In this critical commentary, John Keane defends, extends, and reasserts the role of history in democratic theory through an articulation of seven methodological rules: (1) treat the remembrance of things past as vital for democracy’s present and future; (2) regard the languages, characters, events, institutions, and effects of democracy as a thoroughly historical way of life and handling of power; (3) pay close attention to the ways in which the narration of the past by historians, leaders, and others is unavoidably a time-bound, historical act; (4) see that the methods that are most suited to writing about the past, present, and future of democracy draw attention to the peculiarity of their own rules of interpretation; (5) acknowledge that, until quite recently, most details of the history of democracy have been recorded by its critics; (6) note that the negative tone of most previous histories of democracy confirms the rule that tales of its past told by historians often harbor the prejudices of the powerful; and (7) admit that the task of thinking about the past, present, and future of democracy is by definition an unending journey. There can be no Grand Theory of Democracy.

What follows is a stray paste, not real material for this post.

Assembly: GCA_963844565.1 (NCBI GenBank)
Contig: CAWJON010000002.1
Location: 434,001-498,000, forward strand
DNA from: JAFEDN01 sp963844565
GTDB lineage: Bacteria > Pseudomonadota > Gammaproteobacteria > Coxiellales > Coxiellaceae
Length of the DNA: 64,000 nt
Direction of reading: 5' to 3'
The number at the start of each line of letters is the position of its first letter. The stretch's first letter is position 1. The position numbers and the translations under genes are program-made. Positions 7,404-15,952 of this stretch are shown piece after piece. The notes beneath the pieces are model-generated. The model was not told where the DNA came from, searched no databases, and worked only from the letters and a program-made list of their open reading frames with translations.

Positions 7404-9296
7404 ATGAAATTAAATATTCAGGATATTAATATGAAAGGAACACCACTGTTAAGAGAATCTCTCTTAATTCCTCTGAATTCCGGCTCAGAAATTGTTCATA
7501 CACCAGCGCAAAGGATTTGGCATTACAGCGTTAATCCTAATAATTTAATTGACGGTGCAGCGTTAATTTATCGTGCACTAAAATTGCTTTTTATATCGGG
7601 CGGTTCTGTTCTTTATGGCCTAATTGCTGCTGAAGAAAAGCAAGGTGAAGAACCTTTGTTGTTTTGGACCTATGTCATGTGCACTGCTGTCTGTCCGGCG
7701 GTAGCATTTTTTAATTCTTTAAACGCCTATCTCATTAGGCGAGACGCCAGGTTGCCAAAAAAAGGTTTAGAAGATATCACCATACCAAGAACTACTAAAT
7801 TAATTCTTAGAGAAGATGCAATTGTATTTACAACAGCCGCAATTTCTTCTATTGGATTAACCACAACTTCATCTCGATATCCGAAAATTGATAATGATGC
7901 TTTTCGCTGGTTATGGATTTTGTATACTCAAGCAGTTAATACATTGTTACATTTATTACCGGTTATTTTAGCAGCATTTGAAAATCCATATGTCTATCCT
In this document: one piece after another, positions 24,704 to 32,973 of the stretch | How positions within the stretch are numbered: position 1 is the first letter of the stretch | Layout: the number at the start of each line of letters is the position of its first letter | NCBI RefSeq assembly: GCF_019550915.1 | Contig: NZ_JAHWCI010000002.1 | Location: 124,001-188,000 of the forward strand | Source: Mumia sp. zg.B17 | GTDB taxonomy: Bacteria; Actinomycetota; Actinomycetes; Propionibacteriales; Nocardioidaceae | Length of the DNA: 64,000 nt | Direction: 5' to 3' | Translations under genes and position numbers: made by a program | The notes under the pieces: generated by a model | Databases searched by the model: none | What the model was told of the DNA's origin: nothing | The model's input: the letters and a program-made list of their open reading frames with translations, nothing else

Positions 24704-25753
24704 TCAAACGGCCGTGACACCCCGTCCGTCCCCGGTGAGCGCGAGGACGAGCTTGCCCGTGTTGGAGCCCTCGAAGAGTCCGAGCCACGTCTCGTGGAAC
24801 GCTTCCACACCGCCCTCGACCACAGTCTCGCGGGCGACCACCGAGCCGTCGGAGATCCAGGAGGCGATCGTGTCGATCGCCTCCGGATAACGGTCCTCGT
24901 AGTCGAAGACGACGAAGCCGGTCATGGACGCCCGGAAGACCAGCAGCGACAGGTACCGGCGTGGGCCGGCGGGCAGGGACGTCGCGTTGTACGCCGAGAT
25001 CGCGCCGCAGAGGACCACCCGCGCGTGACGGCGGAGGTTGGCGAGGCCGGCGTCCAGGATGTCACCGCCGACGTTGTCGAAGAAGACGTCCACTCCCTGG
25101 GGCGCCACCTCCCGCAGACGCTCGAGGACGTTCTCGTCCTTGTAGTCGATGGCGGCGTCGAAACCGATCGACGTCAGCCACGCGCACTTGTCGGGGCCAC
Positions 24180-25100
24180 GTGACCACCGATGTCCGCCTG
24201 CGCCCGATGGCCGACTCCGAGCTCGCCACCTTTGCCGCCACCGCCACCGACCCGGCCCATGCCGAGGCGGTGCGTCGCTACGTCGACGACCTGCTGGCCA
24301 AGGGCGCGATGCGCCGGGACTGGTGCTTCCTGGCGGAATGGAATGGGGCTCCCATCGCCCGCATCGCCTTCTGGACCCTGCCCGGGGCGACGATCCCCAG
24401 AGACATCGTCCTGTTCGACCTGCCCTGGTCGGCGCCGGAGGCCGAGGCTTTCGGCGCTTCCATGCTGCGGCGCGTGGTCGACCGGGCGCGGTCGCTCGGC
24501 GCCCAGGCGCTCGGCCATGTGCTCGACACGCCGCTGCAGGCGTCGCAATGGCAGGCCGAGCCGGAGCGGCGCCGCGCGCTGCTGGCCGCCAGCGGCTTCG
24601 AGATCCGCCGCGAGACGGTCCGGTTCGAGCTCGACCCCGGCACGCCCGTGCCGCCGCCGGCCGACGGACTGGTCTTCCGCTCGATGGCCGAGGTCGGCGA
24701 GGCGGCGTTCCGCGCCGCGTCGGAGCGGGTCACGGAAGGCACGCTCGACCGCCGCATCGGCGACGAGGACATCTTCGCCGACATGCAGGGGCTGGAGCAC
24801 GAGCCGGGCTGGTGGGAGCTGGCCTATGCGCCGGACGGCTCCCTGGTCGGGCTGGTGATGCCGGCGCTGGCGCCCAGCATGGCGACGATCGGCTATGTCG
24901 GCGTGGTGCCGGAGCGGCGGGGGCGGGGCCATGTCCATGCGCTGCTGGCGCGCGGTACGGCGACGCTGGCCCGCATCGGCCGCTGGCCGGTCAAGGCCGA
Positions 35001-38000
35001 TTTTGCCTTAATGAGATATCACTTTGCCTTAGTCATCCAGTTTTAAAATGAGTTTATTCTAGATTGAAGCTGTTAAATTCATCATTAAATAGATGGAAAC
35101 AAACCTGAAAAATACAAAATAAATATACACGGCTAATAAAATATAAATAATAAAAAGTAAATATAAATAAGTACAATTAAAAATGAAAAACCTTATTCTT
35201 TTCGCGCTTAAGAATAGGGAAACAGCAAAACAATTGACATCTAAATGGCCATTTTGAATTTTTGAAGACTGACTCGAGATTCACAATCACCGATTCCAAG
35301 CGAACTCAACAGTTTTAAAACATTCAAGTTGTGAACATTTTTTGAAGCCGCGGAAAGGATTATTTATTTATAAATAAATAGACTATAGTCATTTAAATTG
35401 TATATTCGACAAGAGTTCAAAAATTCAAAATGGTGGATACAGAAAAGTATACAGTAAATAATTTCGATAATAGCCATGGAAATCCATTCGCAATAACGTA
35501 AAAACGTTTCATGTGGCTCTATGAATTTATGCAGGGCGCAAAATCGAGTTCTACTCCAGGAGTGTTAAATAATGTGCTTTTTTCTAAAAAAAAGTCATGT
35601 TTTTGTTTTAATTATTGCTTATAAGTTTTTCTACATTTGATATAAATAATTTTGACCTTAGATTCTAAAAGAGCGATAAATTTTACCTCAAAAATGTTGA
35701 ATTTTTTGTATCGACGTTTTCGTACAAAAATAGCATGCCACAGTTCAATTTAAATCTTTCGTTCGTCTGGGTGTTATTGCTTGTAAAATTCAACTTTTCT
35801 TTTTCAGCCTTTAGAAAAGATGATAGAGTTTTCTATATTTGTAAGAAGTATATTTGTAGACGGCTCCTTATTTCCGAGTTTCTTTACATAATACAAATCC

Timothy Marjoribanks, Ricardo Febrino Mendonça, Wilson Gomes, Henrik Paul Bang, and John Keane
John Keane, Democracy and Media Decadence (New York: Cambridge University Press, 2013), 261 pp. ISBN: 9781107614574
A Framework for Analysing a New Form of Democracy Timothy Marjoribanks
Democracy in Times of Media Abundance Ricardo Fabrino Mendonça and Wilson Gomes
John Keane: Communicative Abundance and Hybrid Politics Henrik Paul Bang
The Communications Revolution of Our Time: Author's Reply to Comments on Democracy and Media Decadence John Keane